Smartphone: From Threat to Asset

“Despite a strict policy to use BlackBerry devices, it seems obvious that many of our employees are using the iPhone for both work and play without the knowledge of IT. Apple has made it easy for them to connect to our email service and today’s users are savvy enough to figure out how to configure it, and if they’re not, YouTube provides plenty of instruction. How can IT put the genie back in the bottle?”

Rather than worrying about bottling up mobile experiences, the real question is how can you embrace this phenomenon and make device choice part of your company’s mobility strategy.

Corporate IT will soon be awash in consumer-centric devices, with handset manufacturers acting as enablers. Starting with iPhoneOS 2.0, Apple enabled users to connect their iPhones to work; WebOS and Android have followed suit. By sheer numbers, it’s inevitable that consumers are taking their iPhones, Palm Pre’s and soon Androids to work.

To date, corporate IT has worked hard to keep these consumer devices out, citing traditional concerns about security and manageability. But users are taking matters into their own hands and circumventing policy. The result is an insider threat that is not malicious in nature, but occurs when corporate data or network access is exposed by the loss of an unprotected device.

Eliminating this insider threat may be as easy as keeping users happy by providing them with the flexibility to use whatever they want for work. Of course, that requires you to plug consumer devices into the corporate environment in a manner similar to what you’ve done with BlackBerry.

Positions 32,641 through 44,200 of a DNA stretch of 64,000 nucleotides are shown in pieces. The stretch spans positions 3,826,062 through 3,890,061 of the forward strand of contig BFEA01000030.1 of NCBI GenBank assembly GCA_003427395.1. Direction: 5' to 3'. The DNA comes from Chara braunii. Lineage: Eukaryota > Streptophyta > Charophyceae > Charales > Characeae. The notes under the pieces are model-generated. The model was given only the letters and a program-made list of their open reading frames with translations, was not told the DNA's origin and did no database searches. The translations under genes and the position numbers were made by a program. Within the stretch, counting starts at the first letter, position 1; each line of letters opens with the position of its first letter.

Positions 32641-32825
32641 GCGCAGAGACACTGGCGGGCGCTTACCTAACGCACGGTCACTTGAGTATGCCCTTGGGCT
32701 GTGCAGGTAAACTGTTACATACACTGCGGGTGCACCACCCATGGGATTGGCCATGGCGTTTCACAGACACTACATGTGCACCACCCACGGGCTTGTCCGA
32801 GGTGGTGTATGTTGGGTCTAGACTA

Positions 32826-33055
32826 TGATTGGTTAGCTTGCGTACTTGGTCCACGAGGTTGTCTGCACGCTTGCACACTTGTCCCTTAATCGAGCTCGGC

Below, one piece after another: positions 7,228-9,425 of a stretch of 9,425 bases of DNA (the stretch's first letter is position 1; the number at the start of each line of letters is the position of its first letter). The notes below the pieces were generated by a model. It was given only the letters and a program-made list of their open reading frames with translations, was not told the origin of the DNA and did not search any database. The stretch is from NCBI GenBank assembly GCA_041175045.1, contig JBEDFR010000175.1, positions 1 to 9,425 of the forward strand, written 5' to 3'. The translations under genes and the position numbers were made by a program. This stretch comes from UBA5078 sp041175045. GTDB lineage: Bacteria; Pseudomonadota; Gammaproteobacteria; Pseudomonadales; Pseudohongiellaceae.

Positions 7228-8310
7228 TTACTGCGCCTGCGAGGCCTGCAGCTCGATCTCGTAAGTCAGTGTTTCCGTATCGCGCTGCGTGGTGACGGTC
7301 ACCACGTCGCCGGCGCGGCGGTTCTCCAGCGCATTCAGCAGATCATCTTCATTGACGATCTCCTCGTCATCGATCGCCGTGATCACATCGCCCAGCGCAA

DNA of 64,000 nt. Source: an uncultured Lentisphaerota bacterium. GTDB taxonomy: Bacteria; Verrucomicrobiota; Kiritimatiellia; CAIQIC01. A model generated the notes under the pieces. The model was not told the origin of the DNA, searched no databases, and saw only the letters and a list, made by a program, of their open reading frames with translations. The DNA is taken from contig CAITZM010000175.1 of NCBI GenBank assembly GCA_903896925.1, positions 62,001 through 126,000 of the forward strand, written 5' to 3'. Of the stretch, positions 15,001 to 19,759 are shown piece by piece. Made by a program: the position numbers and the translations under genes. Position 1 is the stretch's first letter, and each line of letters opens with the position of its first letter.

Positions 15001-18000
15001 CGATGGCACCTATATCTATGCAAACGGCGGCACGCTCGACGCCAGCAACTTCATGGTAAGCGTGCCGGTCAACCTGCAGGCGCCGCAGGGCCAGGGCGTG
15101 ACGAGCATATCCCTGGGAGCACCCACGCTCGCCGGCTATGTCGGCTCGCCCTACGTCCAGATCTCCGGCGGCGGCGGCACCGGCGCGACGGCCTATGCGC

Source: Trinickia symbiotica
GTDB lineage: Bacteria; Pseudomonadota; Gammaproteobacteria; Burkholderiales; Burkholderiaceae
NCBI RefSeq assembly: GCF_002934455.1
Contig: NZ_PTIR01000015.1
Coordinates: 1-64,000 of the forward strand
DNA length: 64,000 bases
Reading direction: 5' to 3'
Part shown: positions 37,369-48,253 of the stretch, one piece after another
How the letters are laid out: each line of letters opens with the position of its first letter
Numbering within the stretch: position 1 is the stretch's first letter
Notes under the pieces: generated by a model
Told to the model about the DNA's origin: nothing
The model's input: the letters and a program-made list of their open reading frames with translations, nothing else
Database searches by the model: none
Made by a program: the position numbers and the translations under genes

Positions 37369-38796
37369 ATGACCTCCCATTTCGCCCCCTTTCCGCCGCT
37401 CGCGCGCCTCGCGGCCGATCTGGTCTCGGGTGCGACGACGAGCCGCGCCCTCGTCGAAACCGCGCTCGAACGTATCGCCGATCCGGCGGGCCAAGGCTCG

BlackBerry has long been the standard for smartphone mobility in the enterprise because RIM enabled IT to support the devices like other corporate assets. The BlackBerry Enterprise Server provides a centralized console and supports security capabilities such as device encryption.

The same capabilities — and more — are required for devices such as the iPhone. After all, these new devices are more akin to laptops than BlackBerries. In fact, some are now calling these devices “app phones” because the term “smartphone” is too limiting.

The list of capabilities that will help make these app phones enterprise class includes:

1. Basic security facilities such as password/pin and remote wipe to protect information when an app phone is lost. These settings must be set remotely via policy.

2. Exchange ActiveSync support services for email and security policies, enabling basic services from the enterprise with policy enforcement on the device, enabling out-of-the-box IT support for any app phone.

3. Encryption (data at rest) support to protect information on the whole device if lost. This, coupled with #1, provides robust device loss protection required by certain market verticals such as healthcare.

4. Compliance enforcement to ensure that security policies and device configuration set on a device remains persistent.

5. PKI support that allows app phones to receive and ingest digital certificates. The use of certificates helps automate connectivity to enterprise applications via Wi-Fi, VPN and web by making authentication transparent to users.

Once enterprise IT is able to address these five areas in a way that’s similar to the handling of laptops, there will be no need to stop rapid adoption of these consumer-centric devices. And rather than worrying about putting the genie back in the bottle, IT can start embracing the innovation taking place with app phones.

Network World (US)

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